Beyond information transfer and communication, all outpatient decision makers addressed willingness to interact and collaborate in a structured way with other providers as a factor supporting PCC. This form of cosmopolitanism refers to the ability or willingness of an organisation to open up and network with persons or organisations outside its own boundaries. While interviewees particularly emphasised informal networks between HSCOs, they commented less on formal networks and contracts.
Decision makers mentioned examples of interdisciplinary and intersectoral networking promoting PCC such as structured collaboration with follow-up care providers in order to ensure continuity and quality of care or cooperation agreements with providers to guarantee basic medical care for long-term care residents. The special importance of networks was highlighted in the area of cancer treatment, with oncological centres ensuring all-round care, including diagnostics, radiation, chemotherapy and surgery, in both the outpatient and inpatient realms.
Specialised outpatient palliative care (SAPV) was mentioned as a positive example of how PCC can be promoted by networks. Through structured cooperation between SAPV teams and inpatient facilities such as long-term care or hospices, adequate and timely high-quality palliative care can be ensured.
Collaboration between HSCOs and payers
Similar to inadequate collaboration between providers, collaboration between providers and payers was also felt to have many problems with the practicability of processes and the duration of requests. Interviewees evaluated the bureaucratisation of processes as causing additional effort for providers and waste of resources. They stated that regulations and approvals from insurance companies are sometimes contrary to the needs of patients and medical indications. Interviewees complained that reimbursement requests for treatments are regularly denied even though they are medically justified. Routine delays in the authorisation of cost assumptions were perceived as extremely burdensome and potentially harmful to patients as were payment delays occasioned by social welfare authorities.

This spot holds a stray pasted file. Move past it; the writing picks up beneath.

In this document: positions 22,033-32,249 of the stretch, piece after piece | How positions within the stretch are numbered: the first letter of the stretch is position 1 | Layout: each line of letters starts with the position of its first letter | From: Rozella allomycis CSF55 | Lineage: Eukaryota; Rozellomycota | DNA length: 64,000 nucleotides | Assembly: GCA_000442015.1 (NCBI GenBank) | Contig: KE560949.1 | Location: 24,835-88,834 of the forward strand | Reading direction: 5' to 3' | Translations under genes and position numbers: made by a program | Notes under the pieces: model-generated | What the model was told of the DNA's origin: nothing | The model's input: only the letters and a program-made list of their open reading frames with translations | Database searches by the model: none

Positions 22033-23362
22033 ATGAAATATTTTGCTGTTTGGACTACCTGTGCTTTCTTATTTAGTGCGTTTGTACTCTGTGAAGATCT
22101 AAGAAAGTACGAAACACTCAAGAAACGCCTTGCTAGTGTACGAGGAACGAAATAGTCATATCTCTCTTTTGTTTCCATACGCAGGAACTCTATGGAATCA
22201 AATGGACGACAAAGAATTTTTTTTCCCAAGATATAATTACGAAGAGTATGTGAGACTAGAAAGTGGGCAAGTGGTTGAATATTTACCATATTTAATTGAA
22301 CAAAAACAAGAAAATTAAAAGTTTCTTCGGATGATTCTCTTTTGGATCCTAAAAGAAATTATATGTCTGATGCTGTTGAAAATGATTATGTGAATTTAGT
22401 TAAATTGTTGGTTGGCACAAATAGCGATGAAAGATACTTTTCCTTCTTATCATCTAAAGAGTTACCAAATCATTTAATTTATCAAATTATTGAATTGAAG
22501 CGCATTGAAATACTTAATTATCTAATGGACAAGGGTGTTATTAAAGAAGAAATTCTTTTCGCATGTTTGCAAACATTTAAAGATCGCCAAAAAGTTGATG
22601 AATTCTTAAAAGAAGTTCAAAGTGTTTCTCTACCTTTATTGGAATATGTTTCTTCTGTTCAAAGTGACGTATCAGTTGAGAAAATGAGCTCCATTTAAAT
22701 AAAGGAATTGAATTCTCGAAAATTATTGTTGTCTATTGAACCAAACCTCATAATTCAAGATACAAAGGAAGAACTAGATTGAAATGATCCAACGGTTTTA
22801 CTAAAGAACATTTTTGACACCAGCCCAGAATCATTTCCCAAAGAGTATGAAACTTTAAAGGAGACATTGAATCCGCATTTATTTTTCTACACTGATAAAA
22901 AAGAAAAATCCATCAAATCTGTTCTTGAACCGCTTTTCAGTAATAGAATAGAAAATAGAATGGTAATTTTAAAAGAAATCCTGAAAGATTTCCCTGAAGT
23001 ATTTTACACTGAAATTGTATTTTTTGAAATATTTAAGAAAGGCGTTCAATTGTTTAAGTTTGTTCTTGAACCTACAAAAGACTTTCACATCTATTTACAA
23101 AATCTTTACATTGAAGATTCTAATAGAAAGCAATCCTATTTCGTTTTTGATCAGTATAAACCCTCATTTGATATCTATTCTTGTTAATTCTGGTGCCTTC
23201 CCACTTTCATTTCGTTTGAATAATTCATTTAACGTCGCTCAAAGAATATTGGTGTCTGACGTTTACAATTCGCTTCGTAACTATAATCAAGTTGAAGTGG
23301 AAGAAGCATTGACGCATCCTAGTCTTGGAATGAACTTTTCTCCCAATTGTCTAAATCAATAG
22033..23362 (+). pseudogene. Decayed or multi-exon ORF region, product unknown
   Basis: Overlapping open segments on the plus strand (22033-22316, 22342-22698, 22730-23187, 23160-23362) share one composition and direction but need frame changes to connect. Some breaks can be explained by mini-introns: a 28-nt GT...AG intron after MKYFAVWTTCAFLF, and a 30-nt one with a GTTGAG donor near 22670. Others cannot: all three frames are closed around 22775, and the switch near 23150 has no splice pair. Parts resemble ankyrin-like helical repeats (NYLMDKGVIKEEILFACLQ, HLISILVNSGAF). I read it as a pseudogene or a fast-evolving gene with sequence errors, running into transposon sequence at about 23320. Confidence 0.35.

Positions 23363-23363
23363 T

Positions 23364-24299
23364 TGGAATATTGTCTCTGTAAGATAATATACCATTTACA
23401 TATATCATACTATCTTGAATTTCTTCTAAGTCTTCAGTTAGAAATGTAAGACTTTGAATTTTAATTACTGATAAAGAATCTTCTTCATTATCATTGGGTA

Patient guidance and support
Guiding patients through ‘the healthcare jungle’ was regarded as an important although currently underdeveloped part of PCC. In the absence of guidance, the fragmentation of the healthcare system and inadequate provider collaboration means that patients are set on treatment paths that are not targeted oriented, complicated or disconnected. In emergency departments, this disorientation is reflected by misdirected patient flows. Several interviewees felt that support options were especially required in the transition between the inpatient and outpatient sectors, a state of affairs that has been addressed by the recently introduced statutory discharge management in the German healthcare system.
The interviewees also associated PCC with educating patients about their rights and informing them about further support opportunities in addition to medical treatment at psychosocial care or advisory centres.
One interviewee suggested the introduction of patient guides, which might be provided by payers and might accompany and coordinate treatment across care providers.
Interviewees identified a lack of human resources, inevitably accompanied by time scarcity, as a crucial factor influencing the adoption of PCC. Staff shortages were consistently linked to shortages of time allotted for patient care. Decision makers identified two external factors as having a bearing on the shortage of skilled workers in HSCOs: on the one hand, there is a shortage of skilled professionals in the labour market and, on the other hand, the financial resources provided for staffing in organisations are not sufficient to allow for a higher ratio of professionals to patients.
The interviewees agreed on the causes of staff shortages, identifying such factors as income, working hours and other working conditions. In the medical field, salary differences were presented as problematic because these lead to a concentration of personnel shortages in certain areas such as rehabilitation. The administrative burden and documentation effort, which occupies skilled workers with tasks that do not benefit patients, were also named as a cause of shortages.
Qualification and education